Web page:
My companion, The Entertainer, Elinor Gotland, arrived home while I was putting the pieces of dyed cotton and linen into boiling water. 
"Hiya, Beaut." She peered dubiously into the pot.  "Hope that's not our dinner.  Poor Cow, you've lost the plot, gone Up the Junction, stuck here at home."
I bridled.
"It's you who's had a dose of social realism, not me. While you've been off filming yet another Alfie remake in grubby old London, I have been practising the exotic Indonesian art of batik."
"Starring in your own domestic drama.  The Homeliness of the Wrong Resistance Dyer."
"What's wrong with my batik resist?"
"There's an awful lot of wax floating up.  Did you scrape off the cloth first?"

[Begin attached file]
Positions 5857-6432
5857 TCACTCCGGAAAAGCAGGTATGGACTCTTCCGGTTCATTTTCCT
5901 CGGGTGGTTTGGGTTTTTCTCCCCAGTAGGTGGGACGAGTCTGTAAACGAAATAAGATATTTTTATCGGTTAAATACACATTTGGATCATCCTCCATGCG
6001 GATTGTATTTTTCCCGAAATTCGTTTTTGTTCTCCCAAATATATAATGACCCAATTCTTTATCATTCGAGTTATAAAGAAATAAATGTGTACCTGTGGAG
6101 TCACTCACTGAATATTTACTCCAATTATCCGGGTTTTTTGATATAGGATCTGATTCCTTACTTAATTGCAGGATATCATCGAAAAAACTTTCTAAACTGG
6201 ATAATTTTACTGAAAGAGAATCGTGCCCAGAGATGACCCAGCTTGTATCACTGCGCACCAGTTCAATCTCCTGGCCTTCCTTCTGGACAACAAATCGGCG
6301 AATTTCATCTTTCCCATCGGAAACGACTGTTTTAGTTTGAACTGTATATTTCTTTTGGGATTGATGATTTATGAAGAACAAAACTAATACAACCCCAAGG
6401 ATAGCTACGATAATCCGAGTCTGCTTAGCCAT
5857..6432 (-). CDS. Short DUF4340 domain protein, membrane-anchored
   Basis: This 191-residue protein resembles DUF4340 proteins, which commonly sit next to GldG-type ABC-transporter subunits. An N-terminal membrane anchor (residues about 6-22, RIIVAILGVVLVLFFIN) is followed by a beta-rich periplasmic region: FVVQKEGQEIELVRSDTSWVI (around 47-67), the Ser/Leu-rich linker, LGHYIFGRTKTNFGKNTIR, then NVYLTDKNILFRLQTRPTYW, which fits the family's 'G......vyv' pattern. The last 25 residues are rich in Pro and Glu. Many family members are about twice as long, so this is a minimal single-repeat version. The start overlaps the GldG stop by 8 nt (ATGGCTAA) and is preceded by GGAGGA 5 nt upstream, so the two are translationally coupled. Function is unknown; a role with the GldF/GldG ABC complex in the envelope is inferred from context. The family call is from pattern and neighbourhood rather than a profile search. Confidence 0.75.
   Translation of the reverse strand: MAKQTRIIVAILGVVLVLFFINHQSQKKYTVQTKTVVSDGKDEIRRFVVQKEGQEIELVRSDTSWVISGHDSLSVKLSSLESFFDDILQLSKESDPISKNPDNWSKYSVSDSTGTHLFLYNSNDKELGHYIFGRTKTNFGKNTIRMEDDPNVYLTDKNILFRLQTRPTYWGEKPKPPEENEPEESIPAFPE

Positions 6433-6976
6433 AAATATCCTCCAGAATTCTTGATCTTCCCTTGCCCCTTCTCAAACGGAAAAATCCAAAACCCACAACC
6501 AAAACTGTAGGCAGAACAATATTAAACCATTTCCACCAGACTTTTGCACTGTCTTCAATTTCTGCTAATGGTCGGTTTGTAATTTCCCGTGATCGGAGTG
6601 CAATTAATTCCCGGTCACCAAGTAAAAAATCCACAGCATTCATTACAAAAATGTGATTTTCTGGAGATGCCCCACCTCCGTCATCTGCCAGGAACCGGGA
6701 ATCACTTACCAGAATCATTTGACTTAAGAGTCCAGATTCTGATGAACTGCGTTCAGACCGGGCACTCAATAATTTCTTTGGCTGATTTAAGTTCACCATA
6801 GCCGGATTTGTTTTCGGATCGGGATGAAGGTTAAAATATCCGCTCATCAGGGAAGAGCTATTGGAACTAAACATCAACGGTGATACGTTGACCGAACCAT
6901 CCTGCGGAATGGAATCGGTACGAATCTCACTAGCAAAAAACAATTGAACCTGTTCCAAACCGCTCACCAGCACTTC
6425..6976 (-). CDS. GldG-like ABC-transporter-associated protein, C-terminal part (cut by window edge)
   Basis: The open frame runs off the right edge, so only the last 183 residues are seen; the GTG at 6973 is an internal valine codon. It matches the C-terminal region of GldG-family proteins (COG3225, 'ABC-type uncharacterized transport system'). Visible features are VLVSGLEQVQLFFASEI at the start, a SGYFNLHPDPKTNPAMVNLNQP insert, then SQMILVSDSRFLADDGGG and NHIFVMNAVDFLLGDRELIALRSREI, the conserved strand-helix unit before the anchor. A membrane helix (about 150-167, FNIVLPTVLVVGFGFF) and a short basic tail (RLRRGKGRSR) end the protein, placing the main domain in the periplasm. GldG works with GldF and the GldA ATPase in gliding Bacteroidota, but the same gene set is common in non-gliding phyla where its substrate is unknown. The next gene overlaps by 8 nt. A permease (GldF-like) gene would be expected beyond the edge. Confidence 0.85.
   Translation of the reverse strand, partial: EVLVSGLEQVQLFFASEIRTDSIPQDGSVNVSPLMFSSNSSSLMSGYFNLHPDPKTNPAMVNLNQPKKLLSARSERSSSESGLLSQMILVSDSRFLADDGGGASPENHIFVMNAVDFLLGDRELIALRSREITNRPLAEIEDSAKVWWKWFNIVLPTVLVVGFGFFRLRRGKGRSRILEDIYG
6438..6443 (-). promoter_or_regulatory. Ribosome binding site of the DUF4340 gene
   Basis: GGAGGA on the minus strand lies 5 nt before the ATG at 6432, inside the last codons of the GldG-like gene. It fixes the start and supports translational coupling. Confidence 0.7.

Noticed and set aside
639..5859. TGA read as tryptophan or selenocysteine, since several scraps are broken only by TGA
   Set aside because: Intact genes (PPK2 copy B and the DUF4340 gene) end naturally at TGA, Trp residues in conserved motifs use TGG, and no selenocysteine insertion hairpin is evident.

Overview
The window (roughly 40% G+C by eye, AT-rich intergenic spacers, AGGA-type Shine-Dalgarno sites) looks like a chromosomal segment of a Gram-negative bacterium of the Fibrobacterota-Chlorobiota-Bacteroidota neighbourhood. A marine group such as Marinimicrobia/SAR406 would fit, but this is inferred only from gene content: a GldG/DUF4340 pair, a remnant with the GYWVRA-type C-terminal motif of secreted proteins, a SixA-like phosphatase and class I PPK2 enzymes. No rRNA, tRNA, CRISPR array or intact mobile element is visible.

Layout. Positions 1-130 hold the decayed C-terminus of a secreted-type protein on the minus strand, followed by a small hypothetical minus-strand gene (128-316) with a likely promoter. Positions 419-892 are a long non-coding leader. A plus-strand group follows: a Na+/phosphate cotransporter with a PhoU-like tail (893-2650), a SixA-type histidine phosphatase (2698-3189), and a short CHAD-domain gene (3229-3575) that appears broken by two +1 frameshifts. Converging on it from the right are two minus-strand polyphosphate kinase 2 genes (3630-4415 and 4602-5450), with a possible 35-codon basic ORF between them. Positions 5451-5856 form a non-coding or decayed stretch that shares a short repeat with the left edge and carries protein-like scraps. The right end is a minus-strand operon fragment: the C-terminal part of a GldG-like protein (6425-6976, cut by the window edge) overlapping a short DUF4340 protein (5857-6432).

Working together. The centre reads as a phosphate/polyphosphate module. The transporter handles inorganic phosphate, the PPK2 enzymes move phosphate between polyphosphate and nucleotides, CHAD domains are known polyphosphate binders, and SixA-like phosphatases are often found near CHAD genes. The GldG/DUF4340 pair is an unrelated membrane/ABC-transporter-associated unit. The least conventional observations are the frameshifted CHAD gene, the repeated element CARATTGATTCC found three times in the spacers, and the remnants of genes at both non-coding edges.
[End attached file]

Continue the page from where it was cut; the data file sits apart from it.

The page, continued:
"Umm, no."
"Plenty of time for me to catch up with my enormous pile of fan mail before tea, then. Wax is a bugger to get rid of."
I concentrated on scooping off as much of the wax as possible to make Room At The Top of the water.  Fast as I wiped the ladle, cooling wax congealed back onto it. Beeswax everywhere with never A Taste Of Honey.  Despite clearing masses of the stuff, the boiled cloth still felt waxy.  A second pot of boiling water was needed.  Then I tried rinsing all the fabric with a bit of detergent, particularly the cotton pieces seemed to retain a greasy residue, long after the cotton and linen mix looked clean.

Eventually, I turned from the sink, wringing out the last cloth.
"I never realised this whole batik technique would be such a performance.  Thank goodness that wax has finally gone."
Elinor was busy slipping signed photos into envelopes.  She glanced up.